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Bulletin 40Printable Version
LITHUANIA: Anti-money laundering regime put into special measures
The Council of Europe’s MONEYVAL anti-money laundering compliance committee has applied its enhanced follow-up procedure to Lithuania, ordering it to mitigate some ‘significant vulnerabilities’ regarding investigation and prosecution of money laundering, and the supervision of anti-money laundering activities. Lithuania must report back in mid-2020.
UK: EU 6AMLD will not apply
A UK financial crime expert describes the main money laundering legislative developments of 2018, notably the EU Sixth Anti-Money Laundering Directive (6AMLD), which EU Member States must transpose into national law by 3 December 2020. It introduces a list of 22 money laundering predicate offences that must be criminalised, as well as additional measures on virtual currencies, punishments for individuals, international cooperation, and the extension of criminal liability to organisations. Unlike the EU 5AMLD, the UK government did not choose to opt-in to this Directive and will not be bound by its provisions.
MONEY LAUNDERING: US criticises extended EU blacklist
The European Commission has adopted a new blacklist of non-EU countries alleged to have weak anti-money laundering regimes, extending it from 16 to 23 countries under criteria imposed by the EU Fifth Anti-Money Laundering Directive. The US has sharply criticised the list.
ENFORCEMENT: European law enforcement given open access to bank account ownership information
The European Parliament and the European Council of Ministers have accepted the European Commission’s proposal to speed up law enforcement authorities’ cross-border access to financial information for serious criminal investigations. The so-called security union proposals, first mooted in April 2018, will give police and asset-recovery offices direct access to bank account information contained in national centralised bank account registries, enabling the authorities to identify what banks a suspect holds accounts in. Once it enters into force, Member States will have 24 months to transpose the rules into national legislation.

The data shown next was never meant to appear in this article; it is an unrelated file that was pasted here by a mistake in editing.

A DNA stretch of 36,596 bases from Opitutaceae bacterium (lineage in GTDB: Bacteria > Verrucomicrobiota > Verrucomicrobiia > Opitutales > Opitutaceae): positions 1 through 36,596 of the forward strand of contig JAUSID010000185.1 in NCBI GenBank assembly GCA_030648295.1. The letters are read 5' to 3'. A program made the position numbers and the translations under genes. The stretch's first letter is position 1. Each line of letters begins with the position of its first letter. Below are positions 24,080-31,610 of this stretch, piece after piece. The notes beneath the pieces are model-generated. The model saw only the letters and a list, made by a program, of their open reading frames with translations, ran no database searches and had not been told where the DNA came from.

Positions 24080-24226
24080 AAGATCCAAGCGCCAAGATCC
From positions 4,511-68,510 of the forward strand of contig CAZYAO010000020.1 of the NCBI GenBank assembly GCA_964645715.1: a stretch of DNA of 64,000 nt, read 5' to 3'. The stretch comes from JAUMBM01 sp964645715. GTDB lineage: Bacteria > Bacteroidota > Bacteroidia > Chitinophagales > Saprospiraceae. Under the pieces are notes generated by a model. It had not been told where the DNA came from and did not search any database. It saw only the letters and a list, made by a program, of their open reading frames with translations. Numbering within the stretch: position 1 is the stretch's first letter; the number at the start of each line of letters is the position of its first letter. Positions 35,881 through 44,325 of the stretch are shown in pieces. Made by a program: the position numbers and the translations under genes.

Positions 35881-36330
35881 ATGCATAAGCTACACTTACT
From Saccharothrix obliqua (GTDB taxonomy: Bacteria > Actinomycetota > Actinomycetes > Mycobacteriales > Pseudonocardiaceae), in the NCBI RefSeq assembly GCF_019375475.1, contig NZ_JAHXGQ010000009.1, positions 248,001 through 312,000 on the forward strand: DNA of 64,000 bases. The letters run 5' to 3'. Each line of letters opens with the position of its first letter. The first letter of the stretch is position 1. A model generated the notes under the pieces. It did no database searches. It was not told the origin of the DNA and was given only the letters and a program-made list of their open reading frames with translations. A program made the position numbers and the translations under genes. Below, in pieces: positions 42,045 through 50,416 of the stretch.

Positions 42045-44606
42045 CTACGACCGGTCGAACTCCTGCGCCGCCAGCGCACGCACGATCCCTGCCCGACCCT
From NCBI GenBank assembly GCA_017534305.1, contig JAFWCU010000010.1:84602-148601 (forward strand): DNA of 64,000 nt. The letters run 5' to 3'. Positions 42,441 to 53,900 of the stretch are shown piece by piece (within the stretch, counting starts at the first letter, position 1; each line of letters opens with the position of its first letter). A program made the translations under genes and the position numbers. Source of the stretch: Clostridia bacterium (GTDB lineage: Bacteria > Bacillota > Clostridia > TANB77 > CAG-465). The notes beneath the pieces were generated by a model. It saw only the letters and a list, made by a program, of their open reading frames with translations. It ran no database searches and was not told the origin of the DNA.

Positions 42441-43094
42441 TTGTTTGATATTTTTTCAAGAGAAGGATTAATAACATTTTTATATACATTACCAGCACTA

INTERNATIONAL TAXATION: OECD invites input on digital economy taxation
The OECD has launched a public consultation on possible solutions to the tax challenges arising from the digitalisation of the world economy, as part of its base erosion and profit shifting project. It hopes to reach a long-term consensus-based solution in 2020.
ASSET RECOVERY: Eurojust describes successes against cross-border fraud
The European Union’s Judicial Cooperation Unit, Eurojust, has published a report describing its asset freezing and recovery casework in the four years to March 2018. In one case, it arranged the urgent execution of a EUR26 million freezing order in less than 24 hours, which prevented the illegal profits from being transferred to other bank accounts.
MONEY LAUNDERING: Follow-up reports leave five countries in special measures
The Council of Europe’s MONEYVAL committee has published follow-up reports on Andorra, the Czech Republic, Hungary, Serbia, and Slovenia. It notes that all have improved their anti-money laundering regimes, but has kept all five in the enhanced follow-up process.
SWISS BANKING: France fines UBS EUR4.5 billion
A French court has convicted the Swiss bank UBS of helping wealthy French clients evade tax and of laundering the proceeds of tax fraud. The bank was fined the unprecedented amount of EUR3.7 billion, plus EUR800 million damages. UBS said the conviction was based on ‘unfounded allegations of former employees’ and will appeal.